Politics, States

Not Liberal Enough: CA Dems Snub Sen. Feinstein

Sen. Diane Feinstein is a fixture of California politics and one of the longest-serving members of the U.S. Senate.

She’s also ranked among the most liberal members.

But apparently she’s not liberal enough for the CA Democrat Party.

This weekend, the party met at their annual convention to consider endorsements.

That’s when delegates gave more votes to state Sen. Kevin de León than to Feinstein.

Kevin de León is the leader of the CA State Senate who is arguably the most liberal member of the entire legislature backing massive gun control, draconian environmental regs and essentially open borders.

This is one of those rare occasions when we’re hoping Feinstein wins. The alternative is unthinkable.

Here’s more from PJ Media…

Senator Dianne Feinstein, one of the most liberal Democratic members in the U.S. Senate, just isn’t liberal enough for the crazy wing of the party.

At the Democrats’ state convention, Feinstein failed to receive the endorsement of the party — a snub that shows just how far left the party has lurched just since the 2016 election.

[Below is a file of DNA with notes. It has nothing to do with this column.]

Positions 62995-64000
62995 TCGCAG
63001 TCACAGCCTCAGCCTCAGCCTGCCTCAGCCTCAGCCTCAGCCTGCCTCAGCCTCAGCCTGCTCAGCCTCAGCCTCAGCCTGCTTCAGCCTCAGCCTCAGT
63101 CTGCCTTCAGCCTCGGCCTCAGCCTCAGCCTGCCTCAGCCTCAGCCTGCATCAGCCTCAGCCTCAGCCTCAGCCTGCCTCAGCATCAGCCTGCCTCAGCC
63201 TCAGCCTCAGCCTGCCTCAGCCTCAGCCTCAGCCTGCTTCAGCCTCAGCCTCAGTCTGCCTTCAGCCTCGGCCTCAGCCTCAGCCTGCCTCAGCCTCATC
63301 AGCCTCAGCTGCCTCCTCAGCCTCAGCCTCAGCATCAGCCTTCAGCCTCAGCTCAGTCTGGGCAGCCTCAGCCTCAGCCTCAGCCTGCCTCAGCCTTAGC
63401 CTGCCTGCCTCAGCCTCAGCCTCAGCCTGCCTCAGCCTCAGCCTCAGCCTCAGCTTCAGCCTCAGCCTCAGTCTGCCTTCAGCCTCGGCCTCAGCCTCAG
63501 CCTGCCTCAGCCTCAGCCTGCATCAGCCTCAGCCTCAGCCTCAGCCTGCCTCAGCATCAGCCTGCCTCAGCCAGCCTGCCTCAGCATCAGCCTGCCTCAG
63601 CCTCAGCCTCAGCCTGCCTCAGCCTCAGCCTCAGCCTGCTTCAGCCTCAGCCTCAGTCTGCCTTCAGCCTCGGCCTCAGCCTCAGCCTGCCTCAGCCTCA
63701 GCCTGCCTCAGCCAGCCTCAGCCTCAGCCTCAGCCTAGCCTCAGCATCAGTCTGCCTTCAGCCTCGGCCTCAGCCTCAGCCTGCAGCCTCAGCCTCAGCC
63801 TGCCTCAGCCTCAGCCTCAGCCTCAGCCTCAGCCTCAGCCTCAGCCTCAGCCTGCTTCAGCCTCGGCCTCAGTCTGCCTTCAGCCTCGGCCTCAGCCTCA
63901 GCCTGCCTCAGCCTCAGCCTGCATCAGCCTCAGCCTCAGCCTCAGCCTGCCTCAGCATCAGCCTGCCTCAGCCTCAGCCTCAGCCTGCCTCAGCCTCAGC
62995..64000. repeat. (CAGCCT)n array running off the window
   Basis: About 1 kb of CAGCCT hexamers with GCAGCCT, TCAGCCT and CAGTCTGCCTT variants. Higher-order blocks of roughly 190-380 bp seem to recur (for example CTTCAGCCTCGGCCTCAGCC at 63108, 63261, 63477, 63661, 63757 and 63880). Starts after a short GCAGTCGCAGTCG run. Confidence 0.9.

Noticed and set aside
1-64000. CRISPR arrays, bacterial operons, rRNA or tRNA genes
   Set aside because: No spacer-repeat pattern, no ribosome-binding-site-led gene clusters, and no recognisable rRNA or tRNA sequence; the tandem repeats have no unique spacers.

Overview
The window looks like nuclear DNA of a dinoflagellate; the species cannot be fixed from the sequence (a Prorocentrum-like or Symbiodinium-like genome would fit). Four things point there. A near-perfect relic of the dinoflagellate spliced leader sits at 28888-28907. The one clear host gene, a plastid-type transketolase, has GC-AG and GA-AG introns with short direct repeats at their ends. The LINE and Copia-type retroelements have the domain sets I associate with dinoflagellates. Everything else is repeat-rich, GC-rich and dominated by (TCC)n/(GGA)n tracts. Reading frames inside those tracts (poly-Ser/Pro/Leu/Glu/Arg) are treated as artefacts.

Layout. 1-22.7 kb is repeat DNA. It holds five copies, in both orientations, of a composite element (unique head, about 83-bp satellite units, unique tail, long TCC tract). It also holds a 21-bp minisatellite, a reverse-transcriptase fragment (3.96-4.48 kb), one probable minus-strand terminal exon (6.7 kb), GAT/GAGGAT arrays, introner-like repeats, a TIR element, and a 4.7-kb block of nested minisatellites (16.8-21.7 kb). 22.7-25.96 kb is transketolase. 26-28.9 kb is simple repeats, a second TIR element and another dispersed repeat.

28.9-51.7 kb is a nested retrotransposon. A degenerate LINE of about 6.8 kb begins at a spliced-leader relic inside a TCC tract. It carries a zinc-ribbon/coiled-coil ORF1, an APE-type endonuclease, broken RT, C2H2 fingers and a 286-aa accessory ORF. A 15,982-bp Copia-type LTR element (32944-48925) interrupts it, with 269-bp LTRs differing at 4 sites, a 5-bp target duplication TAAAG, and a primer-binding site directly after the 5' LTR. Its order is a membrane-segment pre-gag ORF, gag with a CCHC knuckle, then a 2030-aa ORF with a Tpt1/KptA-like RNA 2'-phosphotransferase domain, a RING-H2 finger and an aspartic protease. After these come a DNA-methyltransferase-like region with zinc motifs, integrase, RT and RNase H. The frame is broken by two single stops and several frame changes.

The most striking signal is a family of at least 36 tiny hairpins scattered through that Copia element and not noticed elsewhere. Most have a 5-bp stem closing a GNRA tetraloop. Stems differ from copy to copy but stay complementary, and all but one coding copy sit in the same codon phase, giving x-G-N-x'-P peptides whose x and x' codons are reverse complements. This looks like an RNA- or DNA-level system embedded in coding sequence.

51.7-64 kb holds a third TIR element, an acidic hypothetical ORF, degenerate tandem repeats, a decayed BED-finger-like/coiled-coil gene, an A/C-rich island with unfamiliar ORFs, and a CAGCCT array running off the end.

Riven by conflict between progressive and more moderate forces at the state party’s annual convention here, delegates favored Feinstein’s progressive rival, state Senate leader Kevin de León, over Feinstein by a vote of 54 percent to 37 percent, according to results announced Sunday.

Neither candidate reached the 60 percent threshold required to receive the party endorsement for 2018. But the snubbing of Feinstein led de León to claim a victory for his struggling campaign.

“The outcome of today’s endorsement vote is an astounding rejection of politics as usual, and it boosts our campaign’s momentum as we all stand shoulder-to-shoulder against a complacent status quo,” de León said in a prepared statement. “California Democrats are hungry for new leadership that will fight for California values from the front lines, not equivocate on the sidelines.”

A centrist Democrat, Feinstein has long maintained an uneasy relationship with activists who dominate state party conventions, and the vote this weekend — while embarrassing — was not unexpected. The result followed two days of lobbying by the candidates in convention speeches and throughout the convention halls.

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